Cryptococcosis in Cats

Overview of Cryptococcosis in Cats

Cryptococcosis is an infectious disease caused by the fungus Cryptococcosis neoformans. The disease affects human beings and animals and is contracted by inhaling infectious spores. The excrement of birds, especially pigeons, is the main environmental reservoir for the spores, although birds rarely become infected with this organism due to the higher body temperature, which does not allow the growth of the organism. After the spores are inhaled, the organism spreads to other organs. Cryptococcus has a tendency to invade the nervous system.

Below is an overview of Cryptococcosis in Cats followed by detailed information on the diagnosis and treatment of this serious infection.

Immunosuppressed humans and animals are at increased risk for developing cryptococcosis. Cryptococcosis has a worldwide distribution.

In affected cats, non-specific symptoms of systemic illness are most common, such as weight loss and lethargy. Central nervous system problems may also occur such as head tilt, back-and-forth eye movements called nystagmus, paralysis of the facial nerve leading to inability to blink, incoordination, circling and seizures. Eye problems, such as hemorrhage in the retina and inflammatory disorders of the eye called chorioretinitis and anterior uveitis, also are common.

Contact with infected animals is not a concern because the yeast form of the organism grows in infected tissues and does not become aerosolized.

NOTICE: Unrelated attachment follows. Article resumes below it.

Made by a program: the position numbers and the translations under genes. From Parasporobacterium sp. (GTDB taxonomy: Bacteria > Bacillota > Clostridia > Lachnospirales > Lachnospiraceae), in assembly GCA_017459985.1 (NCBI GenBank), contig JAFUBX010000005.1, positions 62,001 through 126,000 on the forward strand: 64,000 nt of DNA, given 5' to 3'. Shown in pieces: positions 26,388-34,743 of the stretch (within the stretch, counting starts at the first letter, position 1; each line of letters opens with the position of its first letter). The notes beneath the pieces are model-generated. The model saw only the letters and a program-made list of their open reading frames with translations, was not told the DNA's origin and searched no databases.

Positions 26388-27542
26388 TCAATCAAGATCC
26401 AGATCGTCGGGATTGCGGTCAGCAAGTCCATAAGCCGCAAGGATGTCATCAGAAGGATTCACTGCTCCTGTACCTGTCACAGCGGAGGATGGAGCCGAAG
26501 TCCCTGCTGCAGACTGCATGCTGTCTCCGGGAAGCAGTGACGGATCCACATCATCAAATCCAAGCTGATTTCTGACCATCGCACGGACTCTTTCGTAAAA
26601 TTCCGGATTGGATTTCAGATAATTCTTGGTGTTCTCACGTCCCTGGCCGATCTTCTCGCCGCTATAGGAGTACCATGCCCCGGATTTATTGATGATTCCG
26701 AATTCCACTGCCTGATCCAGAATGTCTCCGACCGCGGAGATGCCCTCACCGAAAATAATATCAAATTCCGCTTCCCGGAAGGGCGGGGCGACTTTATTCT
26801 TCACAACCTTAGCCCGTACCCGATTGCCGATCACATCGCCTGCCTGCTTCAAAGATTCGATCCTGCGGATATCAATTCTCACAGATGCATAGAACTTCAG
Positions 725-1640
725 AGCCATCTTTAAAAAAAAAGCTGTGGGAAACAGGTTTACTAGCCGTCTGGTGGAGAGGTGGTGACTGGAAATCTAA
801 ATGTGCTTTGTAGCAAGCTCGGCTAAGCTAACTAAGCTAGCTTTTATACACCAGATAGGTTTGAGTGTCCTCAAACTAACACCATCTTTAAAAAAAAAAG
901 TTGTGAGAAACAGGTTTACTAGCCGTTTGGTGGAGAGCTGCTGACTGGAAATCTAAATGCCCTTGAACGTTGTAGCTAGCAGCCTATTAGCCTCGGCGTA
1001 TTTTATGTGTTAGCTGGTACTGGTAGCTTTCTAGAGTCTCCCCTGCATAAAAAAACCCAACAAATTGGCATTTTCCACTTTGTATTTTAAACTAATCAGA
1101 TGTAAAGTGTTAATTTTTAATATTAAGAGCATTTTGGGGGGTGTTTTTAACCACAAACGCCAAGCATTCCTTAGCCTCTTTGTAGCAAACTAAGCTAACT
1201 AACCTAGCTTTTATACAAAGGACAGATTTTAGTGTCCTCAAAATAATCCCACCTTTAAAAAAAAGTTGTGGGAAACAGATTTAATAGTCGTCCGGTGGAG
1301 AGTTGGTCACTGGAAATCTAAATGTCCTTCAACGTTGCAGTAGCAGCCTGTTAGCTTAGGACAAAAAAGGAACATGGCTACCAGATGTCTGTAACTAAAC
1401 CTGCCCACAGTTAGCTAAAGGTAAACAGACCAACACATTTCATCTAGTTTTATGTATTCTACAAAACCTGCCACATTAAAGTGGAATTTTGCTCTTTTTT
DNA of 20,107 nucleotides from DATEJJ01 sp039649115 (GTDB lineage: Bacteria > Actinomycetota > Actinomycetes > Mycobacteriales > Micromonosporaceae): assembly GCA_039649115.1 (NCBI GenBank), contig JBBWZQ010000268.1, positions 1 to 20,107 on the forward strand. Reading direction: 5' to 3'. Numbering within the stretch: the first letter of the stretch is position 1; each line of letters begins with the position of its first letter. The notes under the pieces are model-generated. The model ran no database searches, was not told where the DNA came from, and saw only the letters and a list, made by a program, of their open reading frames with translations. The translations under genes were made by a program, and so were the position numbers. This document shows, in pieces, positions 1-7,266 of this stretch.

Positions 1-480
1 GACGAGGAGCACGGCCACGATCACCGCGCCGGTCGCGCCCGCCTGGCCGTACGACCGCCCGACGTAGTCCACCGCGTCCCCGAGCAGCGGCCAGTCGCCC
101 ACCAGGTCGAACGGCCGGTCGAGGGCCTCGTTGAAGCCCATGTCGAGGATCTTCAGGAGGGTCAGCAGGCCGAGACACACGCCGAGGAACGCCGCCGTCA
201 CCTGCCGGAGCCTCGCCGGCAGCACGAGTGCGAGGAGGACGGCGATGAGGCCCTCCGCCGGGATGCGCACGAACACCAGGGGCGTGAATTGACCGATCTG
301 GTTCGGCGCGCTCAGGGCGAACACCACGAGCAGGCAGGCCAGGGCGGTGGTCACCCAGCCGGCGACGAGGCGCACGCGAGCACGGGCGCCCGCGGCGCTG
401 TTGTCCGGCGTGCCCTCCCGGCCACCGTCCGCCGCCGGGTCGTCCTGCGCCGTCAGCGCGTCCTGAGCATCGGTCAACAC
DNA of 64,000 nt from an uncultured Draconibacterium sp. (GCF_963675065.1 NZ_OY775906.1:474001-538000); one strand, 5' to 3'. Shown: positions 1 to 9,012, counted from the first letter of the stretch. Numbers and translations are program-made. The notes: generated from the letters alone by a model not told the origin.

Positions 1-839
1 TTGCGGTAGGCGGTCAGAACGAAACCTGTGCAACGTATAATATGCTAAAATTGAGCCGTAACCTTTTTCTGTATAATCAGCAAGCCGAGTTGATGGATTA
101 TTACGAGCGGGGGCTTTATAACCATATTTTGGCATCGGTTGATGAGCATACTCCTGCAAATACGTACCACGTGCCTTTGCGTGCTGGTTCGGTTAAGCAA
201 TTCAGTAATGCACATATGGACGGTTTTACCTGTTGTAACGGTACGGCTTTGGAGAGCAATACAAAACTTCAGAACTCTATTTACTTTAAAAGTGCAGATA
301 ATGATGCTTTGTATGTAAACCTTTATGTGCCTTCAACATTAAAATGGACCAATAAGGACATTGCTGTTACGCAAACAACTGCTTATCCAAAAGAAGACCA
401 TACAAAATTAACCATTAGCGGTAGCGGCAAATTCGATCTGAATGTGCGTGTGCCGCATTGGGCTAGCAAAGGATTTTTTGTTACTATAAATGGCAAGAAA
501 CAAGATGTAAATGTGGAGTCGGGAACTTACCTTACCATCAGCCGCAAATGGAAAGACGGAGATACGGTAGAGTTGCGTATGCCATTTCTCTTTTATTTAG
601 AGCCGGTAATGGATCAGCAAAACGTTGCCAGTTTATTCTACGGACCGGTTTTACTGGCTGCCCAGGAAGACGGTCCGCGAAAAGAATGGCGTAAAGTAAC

Diagnosis of Cryptococcosis in Cats

Diagnostic tests are needed to recognize cryptococcosis and confirm the diagnosis. Tests may include:

Treatment of Cryptococcosis in Cats

Treatment for cryptococcosis may include:

Home Care and Prevention

Administer as directed any medications prescribed by your veterinarian and follow recommendations for dietary modification. Long term treatment up to 6 months or more may be required. Observe your pet’s general condition: Watch for worsening of symptoms and bring any changes to the attention of your veterinarian.

Some anti-fungal medications (e.g. ketoconazole, itraconazole) have the potential to cause liver damage. The animal should have periodic blood tests performed to evaluate for the presence of liver damage. These medications should be administered with food and they may cause vomiting or diarrhea.
Amphotericin B has the potential to cause kidney damage and must be given by intravenous infusion after being diluted in a 5 percent dextrose solution. The animal should have periodic blood tests performed to evaluate for the presence of kidney damage.

The possible sources of infection for affected animals should be evaluated because these areas represent potential sources of exposure and infection for human beings as well, especially children, immunosuppressed patients, and the elderly.

Restrict animals from areas that contain large amounts of pigeon droppings, especially shady, damp buildings. Areas where pigeons reside should be cleaned with hydrated lime diluted in water and sodium hydroxide solution.

In-depth Information on Feline Cryptococcosis

Cryptococcosis is a systemic fungal disease caused by Cryptococcus neoformans. Cryptococcus is a yeast-like fungus found most often in association with pigeon droppings. Cryptococcus does not cause disease in pigeons due to the high body temperature of these birds (107.6 degrees Fahrenheit or 42 degrees Celsius), which inhibits growth of the organism. Optimal growth occurs at 98.6 degrees F (37 C), which is the average temperature of mammals. It has worldwide distribution. It is the most common systemic mycosis in cats.